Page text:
Cervical Transforaminal Epidural Injections
Cervical transforaminal epidural steroid injections are pain management tools used to hone in on specific nerves responsible for cervical spine pain and radiculopathy (radiating nerve pain) down the arm (s). During a transforaminal injection, steroids are injected directly into the neural foramen where nerves exit the spine. In comparison to interlaminar epidurals, transforaminal ESIs allow for highly targeted administration of an anti-inflammatory medication to inflamed nerve roots. Although getting cervical transforaminal epidural steroid injection will not cure a disc problem, spinal stenosis, or spinal arthritis, it can provide significant relief by breaking the cycle of nerve root inflammation long enough for patients to begin a physical therapy regimen that could aid in long-term relief.
Frequently Asked Questions
Am I a candidate for a cervical transforaminal epidural steroid injection?
If you are suffering from neck pain that radiates into your shoulder blades and/or down the arms, a cervical transforaminal ESI may provide relief from your symptoms. Contact your doctor to discuss your pain management options and find out more about the efficacy of epidural steroid injections.
What should I expect during a lumbar transforaminal ESI?
Cervical transforaminal ESI procedures are performed while patients are awake but lightly sedated. You’ll be lying down for the duration of the procedure, which usually takes less than 15 minutes. A local anesthetic is given to help prevent discomfort, and the needle will be carefully guided into the side of the vertebra in the neural foramen. A contrast dye will be administered first to determine the flow of the medication upon injection. Then, the anti-inflammatory steroid medication is delivered to the nerve site, helping to reduce inflammation and pain.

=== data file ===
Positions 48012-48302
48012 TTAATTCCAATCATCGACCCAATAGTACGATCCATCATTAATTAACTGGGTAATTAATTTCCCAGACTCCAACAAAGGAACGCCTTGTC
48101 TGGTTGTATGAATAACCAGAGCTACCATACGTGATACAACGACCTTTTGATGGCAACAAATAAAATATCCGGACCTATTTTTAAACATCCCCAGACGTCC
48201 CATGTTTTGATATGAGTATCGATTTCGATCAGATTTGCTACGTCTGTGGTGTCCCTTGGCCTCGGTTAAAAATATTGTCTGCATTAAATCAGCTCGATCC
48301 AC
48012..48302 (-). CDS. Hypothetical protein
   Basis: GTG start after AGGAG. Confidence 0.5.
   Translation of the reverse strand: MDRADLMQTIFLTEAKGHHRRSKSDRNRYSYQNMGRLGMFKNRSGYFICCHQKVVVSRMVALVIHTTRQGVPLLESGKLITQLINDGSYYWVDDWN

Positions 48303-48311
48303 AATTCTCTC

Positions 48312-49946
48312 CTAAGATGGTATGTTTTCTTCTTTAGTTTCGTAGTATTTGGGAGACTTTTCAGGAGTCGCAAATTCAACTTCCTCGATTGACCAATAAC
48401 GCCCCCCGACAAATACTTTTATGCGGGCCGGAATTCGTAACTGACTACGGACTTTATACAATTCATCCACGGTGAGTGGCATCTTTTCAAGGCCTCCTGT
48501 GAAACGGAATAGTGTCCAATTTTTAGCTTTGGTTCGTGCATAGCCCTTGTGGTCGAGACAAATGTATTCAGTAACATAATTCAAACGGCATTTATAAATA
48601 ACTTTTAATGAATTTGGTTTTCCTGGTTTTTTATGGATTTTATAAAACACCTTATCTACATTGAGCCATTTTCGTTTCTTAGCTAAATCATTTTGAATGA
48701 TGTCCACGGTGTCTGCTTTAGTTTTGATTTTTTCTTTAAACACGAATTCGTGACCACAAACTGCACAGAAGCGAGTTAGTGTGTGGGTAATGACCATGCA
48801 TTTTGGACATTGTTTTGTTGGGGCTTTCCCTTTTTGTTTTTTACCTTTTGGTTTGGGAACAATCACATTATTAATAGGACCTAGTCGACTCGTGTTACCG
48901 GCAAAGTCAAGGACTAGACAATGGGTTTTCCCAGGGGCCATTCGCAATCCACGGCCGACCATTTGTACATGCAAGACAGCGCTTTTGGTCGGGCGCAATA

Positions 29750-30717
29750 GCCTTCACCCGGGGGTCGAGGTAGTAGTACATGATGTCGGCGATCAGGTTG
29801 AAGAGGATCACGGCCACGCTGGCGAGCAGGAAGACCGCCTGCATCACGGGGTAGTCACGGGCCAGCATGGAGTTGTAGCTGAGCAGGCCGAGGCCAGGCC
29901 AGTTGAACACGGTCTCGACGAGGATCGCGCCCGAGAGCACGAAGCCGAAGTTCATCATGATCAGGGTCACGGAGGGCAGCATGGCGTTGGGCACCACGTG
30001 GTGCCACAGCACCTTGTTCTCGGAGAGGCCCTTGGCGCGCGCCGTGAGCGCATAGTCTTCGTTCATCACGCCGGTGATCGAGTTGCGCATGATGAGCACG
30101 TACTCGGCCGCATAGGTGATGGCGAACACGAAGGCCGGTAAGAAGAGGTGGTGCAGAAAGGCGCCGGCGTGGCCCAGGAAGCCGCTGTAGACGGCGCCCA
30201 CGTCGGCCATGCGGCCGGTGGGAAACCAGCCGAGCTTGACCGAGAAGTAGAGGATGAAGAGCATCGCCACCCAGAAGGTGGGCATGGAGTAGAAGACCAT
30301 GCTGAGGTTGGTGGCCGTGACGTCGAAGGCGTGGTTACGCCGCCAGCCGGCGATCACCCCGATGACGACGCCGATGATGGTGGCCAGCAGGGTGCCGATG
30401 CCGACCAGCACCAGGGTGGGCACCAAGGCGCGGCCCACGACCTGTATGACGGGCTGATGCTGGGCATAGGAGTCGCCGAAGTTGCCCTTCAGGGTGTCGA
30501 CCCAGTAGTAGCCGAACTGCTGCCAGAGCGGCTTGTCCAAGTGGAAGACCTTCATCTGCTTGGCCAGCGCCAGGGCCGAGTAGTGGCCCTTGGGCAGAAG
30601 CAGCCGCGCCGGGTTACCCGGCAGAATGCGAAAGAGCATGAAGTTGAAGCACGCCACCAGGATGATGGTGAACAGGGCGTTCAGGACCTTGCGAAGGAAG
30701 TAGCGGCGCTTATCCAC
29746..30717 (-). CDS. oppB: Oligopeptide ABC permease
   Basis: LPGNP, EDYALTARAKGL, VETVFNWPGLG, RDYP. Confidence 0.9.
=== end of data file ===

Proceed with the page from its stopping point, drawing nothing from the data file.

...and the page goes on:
What types of results can I expect from an epidural steroid injection?
Cervical transforaminal epidural steroid injections are outpatient procedures, but you’ll need someone to drive you home after being sedated. There is not scarring as a result of these injections; and more than likely, you can return to work the day after your procedure. Depending on your results, your doctor may recommend additional epidural steroid injections in the following weeks. Your pain may subside for a few weeks, or you could achieve many months of relief.